A monthly news bulletin that takes a look at development issues, provides analysis of global justice issues and keeps you updated with the work of CWS. An alternative to mainstream media sources. Past issues can be read here
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25 April World Malaria Day Invest in the Future Defeat Malaria.
3 May World Press Freedom Day—Safe to Speak: Securing Freedom of Expression in all Media
Thanks to our generous regular donors. Your annual receipts are in the mail this week.
Fair Trade Fortnight worship resources “And Everyone’s Chains Unfastened” will be available Friday.
Managing the daily laundry is just one of the many tasks facing Zahida Al-Mohammed, a woman refugee from Syria now sheltering in Lebanon. CWS partner DSPR working in Lebanon and Jordan has written with a plea for funding as both groups cope with a daily influx of refugees. They are providing everything from food, clothing and shelter or rent subsidies to education and psychological care.
According to Sylvia Hadadd of DSPR Jordan Palestinian refugee families lived ‘a respectable though hardworking life’ in Syria, with the same rights as Syrian nationals. Saddened at what is happening to a country with a rich heritage and the ability to feed itself, DSPR is requesting help to meet the needs of these double refugees—525,000 are Palestinian refugees formerly resident in Syria. The population of Lebanon alone has grown by more than 10%, refugee camps are overflowing and conditions are poor.
ACT Alliance members are responding to growing numbers affected—the UN is now reporting 6.8 million in need, of which 4.25 million are internally displaced in Syria and more than 1.3 million refugees in Egypt, Iraq, Jordan, Lebanon and Turkey. 75% of refugees are women and children. Syria’s total population was 20.8 million of which 486,946 were registered as Palestinian Refugees. Since February the UNHCR reports 8,000 people are leaving Syria each day, but they are not receiving sufficient funds to meet their needs. The turmoil created by intense fighting within Syria is making it extremely difficult for the delivery of humanitarian assistance. Neighbouring countries are struggling to cope with the influx of refugees. Please pray for Syria and give generously to the Syria Appeal.
The relentless struggle of Sarath Fernando from the Movement for National Land and Agricultural Reform in Sri Lanka is to be recognised in December when he will be presented with an outstanding peasant leader award from the Asian Peasants Coalition. Sarath who visited Aotearoa New Zealand in 2009 as a guest of CWS advocates for small producers, enough good food for all and sustainable economic policies.
In the annual Social Watch Report, Sarath writes that ecological agriculture is the way out of poverty: “In finding solutions it is necessary to find ways in which the poor and hungry people take over the tasks of overcoming hunger and poverty… In Sri Lanka’s situation we have found that the most effective way of ending hunger and poverty is by allowing nature to make its maximum contribution to this process.”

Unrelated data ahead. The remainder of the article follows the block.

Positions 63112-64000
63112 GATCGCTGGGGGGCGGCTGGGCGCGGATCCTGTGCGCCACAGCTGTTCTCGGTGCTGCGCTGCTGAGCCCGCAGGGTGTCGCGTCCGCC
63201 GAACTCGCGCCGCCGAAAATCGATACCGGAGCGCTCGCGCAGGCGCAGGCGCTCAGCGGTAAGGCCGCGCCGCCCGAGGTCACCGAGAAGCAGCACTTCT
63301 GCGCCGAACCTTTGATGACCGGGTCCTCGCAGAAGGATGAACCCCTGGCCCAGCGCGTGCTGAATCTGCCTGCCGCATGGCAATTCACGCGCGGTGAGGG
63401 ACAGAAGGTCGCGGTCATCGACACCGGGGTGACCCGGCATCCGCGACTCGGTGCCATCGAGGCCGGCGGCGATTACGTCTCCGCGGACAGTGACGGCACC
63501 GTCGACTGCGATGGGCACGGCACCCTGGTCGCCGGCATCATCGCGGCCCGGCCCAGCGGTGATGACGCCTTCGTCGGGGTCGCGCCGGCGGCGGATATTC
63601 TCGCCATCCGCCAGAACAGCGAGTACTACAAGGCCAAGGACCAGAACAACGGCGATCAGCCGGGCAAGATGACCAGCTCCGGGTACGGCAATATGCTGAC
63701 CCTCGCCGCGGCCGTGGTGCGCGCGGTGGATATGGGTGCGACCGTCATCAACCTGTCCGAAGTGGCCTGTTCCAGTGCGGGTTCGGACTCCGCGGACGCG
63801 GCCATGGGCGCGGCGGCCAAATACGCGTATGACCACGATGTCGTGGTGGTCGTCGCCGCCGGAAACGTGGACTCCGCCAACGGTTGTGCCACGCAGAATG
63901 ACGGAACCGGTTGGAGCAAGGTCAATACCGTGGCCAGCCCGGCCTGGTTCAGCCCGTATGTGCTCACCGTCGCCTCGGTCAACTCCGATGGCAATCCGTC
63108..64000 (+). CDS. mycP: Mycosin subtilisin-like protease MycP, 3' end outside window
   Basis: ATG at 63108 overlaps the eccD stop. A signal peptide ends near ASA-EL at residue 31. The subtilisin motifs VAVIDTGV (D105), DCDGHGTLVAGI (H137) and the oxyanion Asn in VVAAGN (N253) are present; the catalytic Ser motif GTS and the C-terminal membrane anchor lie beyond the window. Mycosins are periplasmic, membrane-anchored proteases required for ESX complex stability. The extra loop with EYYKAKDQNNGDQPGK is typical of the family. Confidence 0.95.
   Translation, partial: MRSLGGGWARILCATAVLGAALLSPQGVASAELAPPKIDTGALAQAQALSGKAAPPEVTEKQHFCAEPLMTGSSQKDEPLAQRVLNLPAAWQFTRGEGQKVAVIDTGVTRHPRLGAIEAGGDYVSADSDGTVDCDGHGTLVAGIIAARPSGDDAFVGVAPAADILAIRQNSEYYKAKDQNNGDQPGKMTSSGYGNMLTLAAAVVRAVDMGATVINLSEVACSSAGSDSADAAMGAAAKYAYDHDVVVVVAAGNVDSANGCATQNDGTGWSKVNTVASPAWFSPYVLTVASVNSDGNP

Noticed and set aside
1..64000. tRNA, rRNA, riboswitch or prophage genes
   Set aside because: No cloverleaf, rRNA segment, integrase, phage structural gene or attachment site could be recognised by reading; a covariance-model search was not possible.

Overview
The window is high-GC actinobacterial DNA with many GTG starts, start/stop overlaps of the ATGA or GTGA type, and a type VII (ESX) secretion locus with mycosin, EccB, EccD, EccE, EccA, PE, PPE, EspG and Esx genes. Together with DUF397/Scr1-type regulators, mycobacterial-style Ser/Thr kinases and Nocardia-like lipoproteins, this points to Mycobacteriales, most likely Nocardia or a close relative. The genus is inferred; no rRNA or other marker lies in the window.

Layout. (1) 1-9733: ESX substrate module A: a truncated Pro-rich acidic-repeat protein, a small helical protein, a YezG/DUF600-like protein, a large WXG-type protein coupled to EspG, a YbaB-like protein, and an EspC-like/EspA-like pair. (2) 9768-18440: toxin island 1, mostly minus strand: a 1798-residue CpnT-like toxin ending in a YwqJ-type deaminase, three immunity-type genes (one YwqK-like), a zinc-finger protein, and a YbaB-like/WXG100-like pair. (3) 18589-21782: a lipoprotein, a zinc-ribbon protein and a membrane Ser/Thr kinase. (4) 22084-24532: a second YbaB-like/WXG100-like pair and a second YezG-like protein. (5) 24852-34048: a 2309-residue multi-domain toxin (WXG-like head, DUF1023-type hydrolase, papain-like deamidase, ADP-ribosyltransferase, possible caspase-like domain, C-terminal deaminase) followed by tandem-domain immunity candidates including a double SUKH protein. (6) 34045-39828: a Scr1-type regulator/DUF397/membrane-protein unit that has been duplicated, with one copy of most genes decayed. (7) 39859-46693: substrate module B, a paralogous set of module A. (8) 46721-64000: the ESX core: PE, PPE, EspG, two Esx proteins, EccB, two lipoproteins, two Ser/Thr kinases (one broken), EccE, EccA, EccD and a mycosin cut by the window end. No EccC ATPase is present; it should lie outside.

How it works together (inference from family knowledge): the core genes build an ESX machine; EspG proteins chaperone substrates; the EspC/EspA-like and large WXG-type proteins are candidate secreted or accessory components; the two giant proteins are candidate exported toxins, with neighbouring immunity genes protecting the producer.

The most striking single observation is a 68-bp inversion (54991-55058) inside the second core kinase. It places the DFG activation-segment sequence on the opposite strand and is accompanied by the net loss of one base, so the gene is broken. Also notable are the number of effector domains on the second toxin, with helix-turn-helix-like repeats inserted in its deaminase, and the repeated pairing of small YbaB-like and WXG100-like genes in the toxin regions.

Aid levels drop
The Organisation for Economic Cooperation and Development reports that global aid levels dropped by 4 per cent in 2012, following a 2% decline in 2011. New Zealand official development assistance (ODA) is level at 0.28% of Gross National Income (GNI), well below the 0.7% level first agreed internationally in 1970. Aid dropped to all regions except South and Central Asia.
South Sudan Achievements
Building a new country from the ground up is a tall order, especially in South Sudan. Conflict continues in the border region, refugees slowly return and disagreements remain with Sudan. In March South Sudan resumed oil exports which it had cancelled in January 2012 after talks failed with Sudan, providing much needed revenue for the government and hopefully for the welfare of its people.
CWS partner the Maridi Service Agency reports some success thanks to your help. Running the local high school has meant 114 of 122 students successfully sat final exams and 16 passed the Ugandan exam. 280 newly returned refugee children attended their 3 nursery schools. 24 students completed a computer training course with 7 finding immediate employment. MaridiFM runs 16 hours a day and is a key mechanism for education on health and political involvement. Promoting better agriculture has led to a 50% cut in food prices and better food security. MSA ran HIV/AIDS awareness programmes.
Arms Trade Treaty Passed
The first ever Arms Trade Treaty at the United Nations was agreed in March. The international treaty to regulate the $70 billion global arms trade gained the full support of the New Zealand government. It is a step forward in efforts to stop illicit arms sales and prevent human rights abuses and war crimes. States can sign on to the Treaty in June. Write a letter of relief to Foreign Minister Murray McCully, asking that NZ be one of the first signatories.
Market for Fairtrade Grows
Ahead of Fair Trade Fortnight (4-19 May), Fairtrade Australia New Zealand reports that sales have increased by just under 16%, reflecting more people buying more products more of the time. Trade Aid also reported increased sales in its annual report, noting in 2011/12 it had imported over 1 million kg of fair trade coffee. Trade Aid shops are hosting chocolate parties on 11 May, part of a global celebration.
Gifted for Mothers
Choose something special for your mum. Help fund an education for girls and young women in South Sudan where UNICEF reports only 33 per cent of girls are in school. Buy from Gifted and know that what you give will give a hundredfold.
Update provides news, information and stories. Reproduction of items is encouraged with attribution from CWS. The current and back issues are available.